Last updated 1 day 16 hours ago
Though the divorce process is often difficult, some spouses have an even tougher time after their divorce is finalized. After years of sharing your life with someone, you may have trouble determining how to proceed by yourself. Life after divorce can become even more challenging as circumstances change. For help protecting your rights after your divorce is finalized, consider having an Indianapolis divorce lawyer help you draft a post-divorce modification.
As your life changes, some details of your divorce agreement may lose their relevance. For example, you may suffer a disability or job change that affects your ability to pay child support. Alternately, your child may choose to go to college. If post-secondary education expenses weren’t addressed in the decree or settlement agreement, you and your former spouse may need to take another look at your court order. Regardless of the changes in your life, your child’s life, or your former spouse’s life, a divorce attorney can help ensure that the terms of your divorce remain fair for everyone.
Ruppert & Schaefer, P.C. has plenty of experience negotiating post-divorce modifications in Indiana. If you have any questions about divorce law, don’t hesitate to call our Indianapolis law firm at (317) 660-8243.
Last updated 8 days ago
Divorce is often difficult for everyone involved—particularly young children. Within a short period of time, children must cope with not having one of their parents around as much as they may be used to, and may even become the center of a child custody battle. During the divorce process, you and your spouse must keep your child’s best interests in mind when considering a custody agreement. Here are a few mistakes you should avoid.
Not Settling on a Custody Order
Some spouses settle on a no-fault divorce and simply neglect to include a custody agreement. While this may seem like a good idea in the short run, it can lead to numerous problems in the future. For example, the non-custodial parent might demand custody at a later date, embroiling everyone in a difficult legal battle.
Lying About Your Circumstances
Judges consider a number of factors when determining how to award custody, including each parent’s income, living arrangements, and even lifestyle habits. If you lie about your circumstances in an effort to receive custody, it is likely that your untruthfulness will backfire and you will not be awarded custody.
Denying Parenting Time Rights
Generally speaking, the non-custodial parent has the right to spend time with his or her child. If you deny your ex-spouse’s visitation rights, you will only make matters worse. That said, sometimes a parent develops habits and addictions that are dangerous to a child. If this happens, you can ask the court to limit parenting time with that parent or that any time spent with that parent be supervised.
Neglecting to Hire an Attorney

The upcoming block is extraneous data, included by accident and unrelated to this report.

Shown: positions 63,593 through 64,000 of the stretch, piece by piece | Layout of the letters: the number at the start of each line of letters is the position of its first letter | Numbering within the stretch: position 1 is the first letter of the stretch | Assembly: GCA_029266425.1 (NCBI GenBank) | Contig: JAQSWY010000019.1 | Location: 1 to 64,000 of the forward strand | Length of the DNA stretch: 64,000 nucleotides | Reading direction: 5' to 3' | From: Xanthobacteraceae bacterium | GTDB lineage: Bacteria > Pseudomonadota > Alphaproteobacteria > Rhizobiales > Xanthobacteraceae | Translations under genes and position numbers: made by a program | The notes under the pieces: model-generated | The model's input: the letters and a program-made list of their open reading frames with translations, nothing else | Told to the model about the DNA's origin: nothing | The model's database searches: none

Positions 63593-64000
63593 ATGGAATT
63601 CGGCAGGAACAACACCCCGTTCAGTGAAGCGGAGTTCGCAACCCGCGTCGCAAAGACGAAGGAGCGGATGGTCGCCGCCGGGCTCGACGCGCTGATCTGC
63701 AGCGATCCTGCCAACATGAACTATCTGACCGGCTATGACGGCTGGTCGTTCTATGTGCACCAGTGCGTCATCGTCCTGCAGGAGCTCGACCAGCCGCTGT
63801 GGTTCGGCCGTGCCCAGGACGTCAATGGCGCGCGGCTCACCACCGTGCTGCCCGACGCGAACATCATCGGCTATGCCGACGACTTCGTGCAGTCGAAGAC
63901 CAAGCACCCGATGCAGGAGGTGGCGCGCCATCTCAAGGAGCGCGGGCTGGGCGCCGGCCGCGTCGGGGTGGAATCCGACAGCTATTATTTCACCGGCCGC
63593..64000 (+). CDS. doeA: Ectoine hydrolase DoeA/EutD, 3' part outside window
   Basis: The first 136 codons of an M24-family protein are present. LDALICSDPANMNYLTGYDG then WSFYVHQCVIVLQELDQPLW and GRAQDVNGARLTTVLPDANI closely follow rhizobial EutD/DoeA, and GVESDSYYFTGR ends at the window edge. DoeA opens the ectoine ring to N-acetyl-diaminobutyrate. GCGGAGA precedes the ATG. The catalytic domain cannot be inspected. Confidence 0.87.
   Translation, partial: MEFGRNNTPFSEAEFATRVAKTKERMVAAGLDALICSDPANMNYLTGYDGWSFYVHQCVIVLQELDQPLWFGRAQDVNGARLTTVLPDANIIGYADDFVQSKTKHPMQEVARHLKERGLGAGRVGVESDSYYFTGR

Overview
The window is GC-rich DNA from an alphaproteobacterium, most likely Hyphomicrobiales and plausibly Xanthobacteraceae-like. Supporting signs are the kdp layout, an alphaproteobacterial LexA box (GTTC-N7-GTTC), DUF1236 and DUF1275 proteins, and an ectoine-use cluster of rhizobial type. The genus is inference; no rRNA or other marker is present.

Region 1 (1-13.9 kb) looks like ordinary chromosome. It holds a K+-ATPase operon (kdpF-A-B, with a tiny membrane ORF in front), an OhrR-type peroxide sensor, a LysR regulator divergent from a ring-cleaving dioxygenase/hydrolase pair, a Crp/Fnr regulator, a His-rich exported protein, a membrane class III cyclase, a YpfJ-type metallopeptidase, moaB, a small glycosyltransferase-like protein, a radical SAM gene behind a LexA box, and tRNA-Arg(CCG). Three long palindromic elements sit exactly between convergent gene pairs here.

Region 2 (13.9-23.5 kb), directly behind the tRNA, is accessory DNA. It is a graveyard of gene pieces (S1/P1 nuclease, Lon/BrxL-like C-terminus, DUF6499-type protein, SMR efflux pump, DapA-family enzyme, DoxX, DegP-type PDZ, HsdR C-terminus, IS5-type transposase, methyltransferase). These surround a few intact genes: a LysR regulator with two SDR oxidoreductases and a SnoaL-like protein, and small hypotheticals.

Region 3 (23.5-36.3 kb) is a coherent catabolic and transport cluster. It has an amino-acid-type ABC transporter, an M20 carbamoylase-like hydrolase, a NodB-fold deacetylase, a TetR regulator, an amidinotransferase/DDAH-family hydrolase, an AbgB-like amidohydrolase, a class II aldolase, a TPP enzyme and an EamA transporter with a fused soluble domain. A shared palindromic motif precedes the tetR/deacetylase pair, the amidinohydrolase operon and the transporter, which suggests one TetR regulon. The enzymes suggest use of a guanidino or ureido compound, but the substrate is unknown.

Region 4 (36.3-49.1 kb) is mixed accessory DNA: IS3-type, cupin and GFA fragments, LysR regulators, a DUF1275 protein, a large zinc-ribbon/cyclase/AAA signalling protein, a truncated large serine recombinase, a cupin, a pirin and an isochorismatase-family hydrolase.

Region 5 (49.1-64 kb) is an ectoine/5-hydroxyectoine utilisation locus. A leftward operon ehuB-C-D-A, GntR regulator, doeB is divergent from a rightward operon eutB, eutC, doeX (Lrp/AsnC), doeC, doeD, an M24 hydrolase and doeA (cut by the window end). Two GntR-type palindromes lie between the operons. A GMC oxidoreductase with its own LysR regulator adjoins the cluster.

Child custody is often a very complicated matter, and can be difficult for two angry ex-spouses to resolve themselves. A divorce attorney can carefully examine your case and help you settle on a custody and visitation agreement that works for you and your child.
A divorce lawyer from Ruppert & Schaefer, P.C. can help you avoid common child custody mistakes and get through the divorce process. Our attorneys have earned numerous awards and designations throughout their careers, and Mike Ruppert and Paula Schaefer have been included on the Indiana Super Lawyers list. Call our Indianapolis office at (317) 660-8243 to schedule an appointment.
Last updated 13 days ago
Getting a divorce is a huge decision that will have a major impact on your life. Since most divorce proceedings last several weeks or months, you and your spouse may decide that you do not want to go through with the divorce process.
If you and your spouse decide that you want to stay married, you must ask the court to dismiss the petition for divorce before the final order is signed. If your divorce has already been finalized, it is likely that the divorce cannot be undone. You can, however, get remarried if you so choose.
If you have any questions about the divorce process, call Ruppert & Schaefer, P.C. at (317) 660-8243. Our Indianapolis divorce attorneys have over 70 years of combined experience.
Last updated 21 days ago
Grandparents may seek visitation rights with their grandchildren under several different conditions:
The child’s parent (who is also the grandparents’ child) is deceased
The child’s parents were divorced in Indiana
The child was born out of wedlock (and father’s paternity has been established in the case of paternal grandparents)
There is a presumption that if a parent denies or limits visitation between a child and a grandparent, that decision is in the child’s best interest. The grandparent must overcome that presumption by showing that visitation with the child is in the child’s best interest. A court may consider whether a grandparent has had, or has tried to have, meaningful contact with the child in the past. Also, the court may interview the child regarding the request for grandparent visitation.
If the parents’ divorce happened outside of Indiana, either paternal or maternal grandparents my seek visitation rights in Indiana if the custody decree entered in the other state does not specifically prohibit it and Indiana would otherwise have the jurisdiction to grant the visitation.
Ruppert & Schaefer, P.C. can help you navigate this complicated area of law. To discuss your questions or concerns, call to schedule an appointment with one of our attorneys at (317) 660-8243.